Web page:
September 19th, 2011 / 12:00 pm
AT LAST, SEXUAL SATISFACTION FOR CINDY SHERMAN WITH YOUR BIGGER AND NEWEST ATEMPORAL NETWORK CULTURE!
Blood Rites of the Bourgeoisie
by Stewart Home
Book Works, 2010
120 pages / $19.99 Buy from Amazon
The New Poetics
by Mathew Timmons
Les Figues Press 2010
112 pages / $15.00 Buy from Les Figues
If you’re anything like me, you’re probably keen on the emergent discourse surrounding our current atemporal, altermodern new media status. Facebook, Flickr, Google, iPad, iPod, Myspace, Youtube, etc, etc: its all grist for contemporary philosophers, and writers too have attempted to capitalize on the ubiquity of Twitter feeds and Facebook updates – with mixed results. Zen literary terrorist Stewart Home and Los Angeles-based poet Mathew Timmons are both authors of recent books that are candidates for an emergent atemporal literature (for lack of a better term); what Home and Timmons have managed to do is to avoid the trap of the ever-expanding rotting mounds and heaps of aspiring internet-based fiction, and needless to say – that trap is the perennial lure of narrative storytelling.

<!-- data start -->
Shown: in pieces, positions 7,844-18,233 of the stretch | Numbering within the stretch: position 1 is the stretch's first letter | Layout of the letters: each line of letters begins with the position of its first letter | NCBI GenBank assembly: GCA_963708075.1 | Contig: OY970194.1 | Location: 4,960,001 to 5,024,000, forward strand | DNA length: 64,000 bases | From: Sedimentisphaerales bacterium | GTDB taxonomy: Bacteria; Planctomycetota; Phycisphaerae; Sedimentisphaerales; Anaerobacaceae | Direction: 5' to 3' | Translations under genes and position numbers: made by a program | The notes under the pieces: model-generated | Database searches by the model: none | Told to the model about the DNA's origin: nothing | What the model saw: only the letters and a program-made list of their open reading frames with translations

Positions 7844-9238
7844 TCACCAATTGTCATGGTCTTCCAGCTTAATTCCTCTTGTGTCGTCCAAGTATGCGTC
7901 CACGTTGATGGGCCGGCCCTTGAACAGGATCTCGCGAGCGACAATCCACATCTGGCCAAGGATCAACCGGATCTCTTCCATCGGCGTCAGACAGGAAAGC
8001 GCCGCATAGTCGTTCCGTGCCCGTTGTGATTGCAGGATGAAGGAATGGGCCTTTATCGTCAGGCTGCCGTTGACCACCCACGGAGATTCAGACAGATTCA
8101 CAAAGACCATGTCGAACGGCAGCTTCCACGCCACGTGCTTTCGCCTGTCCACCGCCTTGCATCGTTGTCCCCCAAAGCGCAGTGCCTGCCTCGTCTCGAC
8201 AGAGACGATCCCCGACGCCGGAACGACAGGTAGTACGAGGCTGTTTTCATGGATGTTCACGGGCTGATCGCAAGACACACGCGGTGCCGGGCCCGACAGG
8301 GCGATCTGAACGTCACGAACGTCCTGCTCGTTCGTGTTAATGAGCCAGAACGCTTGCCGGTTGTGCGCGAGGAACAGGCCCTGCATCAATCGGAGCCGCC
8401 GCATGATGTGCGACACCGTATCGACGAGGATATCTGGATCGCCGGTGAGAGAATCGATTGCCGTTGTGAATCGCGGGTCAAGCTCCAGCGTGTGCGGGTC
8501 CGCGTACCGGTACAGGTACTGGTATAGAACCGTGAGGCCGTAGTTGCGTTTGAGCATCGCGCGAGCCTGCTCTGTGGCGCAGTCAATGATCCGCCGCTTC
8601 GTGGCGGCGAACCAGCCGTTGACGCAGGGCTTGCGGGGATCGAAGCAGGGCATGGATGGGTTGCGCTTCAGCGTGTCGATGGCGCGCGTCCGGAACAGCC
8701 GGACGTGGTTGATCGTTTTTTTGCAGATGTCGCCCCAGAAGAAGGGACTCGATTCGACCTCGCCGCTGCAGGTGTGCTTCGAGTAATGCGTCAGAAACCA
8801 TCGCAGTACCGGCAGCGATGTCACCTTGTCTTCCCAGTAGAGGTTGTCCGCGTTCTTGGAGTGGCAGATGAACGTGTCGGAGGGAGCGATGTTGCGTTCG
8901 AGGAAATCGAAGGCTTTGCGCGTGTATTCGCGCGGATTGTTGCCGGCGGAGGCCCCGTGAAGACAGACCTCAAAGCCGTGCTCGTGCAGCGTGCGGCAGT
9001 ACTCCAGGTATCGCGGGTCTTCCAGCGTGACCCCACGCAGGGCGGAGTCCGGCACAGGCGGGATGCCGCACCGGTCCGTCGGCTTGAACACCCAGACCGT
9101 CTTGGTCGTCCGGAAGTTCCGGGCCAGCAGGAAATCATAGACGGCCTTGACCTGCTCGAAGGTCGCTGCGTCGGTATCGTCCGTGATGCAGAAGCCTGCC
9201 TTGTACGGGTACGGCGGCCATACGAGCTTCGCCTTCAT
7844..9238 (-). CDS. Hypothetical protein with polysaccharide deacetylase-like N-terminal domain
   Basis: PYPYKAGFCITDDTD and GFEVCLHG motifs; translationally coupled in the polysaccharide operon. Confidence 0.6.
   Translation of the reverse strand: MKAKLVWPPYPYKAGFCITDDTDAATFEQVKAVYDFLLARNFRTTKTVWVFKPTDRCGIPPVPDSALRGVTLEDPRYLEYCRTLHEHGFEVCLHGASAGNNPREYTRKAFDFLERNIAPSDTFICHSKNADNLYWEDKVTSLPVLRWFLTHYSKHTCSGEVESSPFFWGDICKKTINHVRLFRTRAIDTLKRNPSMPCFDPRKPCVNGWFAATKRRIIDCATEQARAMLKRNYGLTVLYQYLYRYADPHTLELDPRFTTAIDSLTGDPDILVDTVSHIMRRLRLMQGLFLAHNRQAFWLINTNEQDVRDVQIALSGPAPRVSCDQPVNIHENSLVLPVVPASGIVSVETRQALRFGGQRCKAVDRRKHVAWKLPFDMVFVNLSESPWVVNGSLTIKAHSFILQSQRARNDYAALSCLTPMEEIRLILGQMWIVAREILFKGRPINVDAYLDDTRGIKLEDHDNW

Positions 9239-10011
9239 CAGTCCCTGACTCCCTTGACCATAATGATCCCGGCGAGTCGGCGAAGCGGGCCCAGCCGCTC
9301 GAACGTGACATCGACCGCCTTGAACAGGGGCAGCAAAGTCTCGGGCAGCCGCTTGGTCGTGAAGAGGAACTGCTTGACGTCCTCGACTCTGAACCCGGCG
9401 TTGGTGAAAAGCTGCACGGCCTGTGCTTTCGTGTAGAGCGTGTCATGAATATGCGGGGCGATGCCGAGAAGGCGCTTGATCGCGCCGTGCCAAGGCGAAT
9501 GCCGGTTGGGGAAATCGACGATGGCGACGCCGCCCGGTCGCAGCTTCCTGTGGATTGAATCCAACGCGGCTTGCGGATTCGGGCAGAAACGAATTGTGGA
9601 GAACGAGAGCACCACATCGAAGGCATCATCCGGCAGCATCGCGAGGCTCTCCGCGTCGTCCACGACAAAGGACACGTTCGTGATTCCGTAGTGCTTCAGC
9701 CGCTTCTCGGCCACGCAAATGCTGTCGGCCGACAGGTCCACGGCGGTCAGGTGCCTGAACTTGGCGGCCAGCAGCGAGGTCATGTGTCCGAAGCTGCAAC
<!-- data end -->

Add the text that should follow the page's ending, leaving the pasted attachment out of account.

August 1st, 2011 / 12:00 pm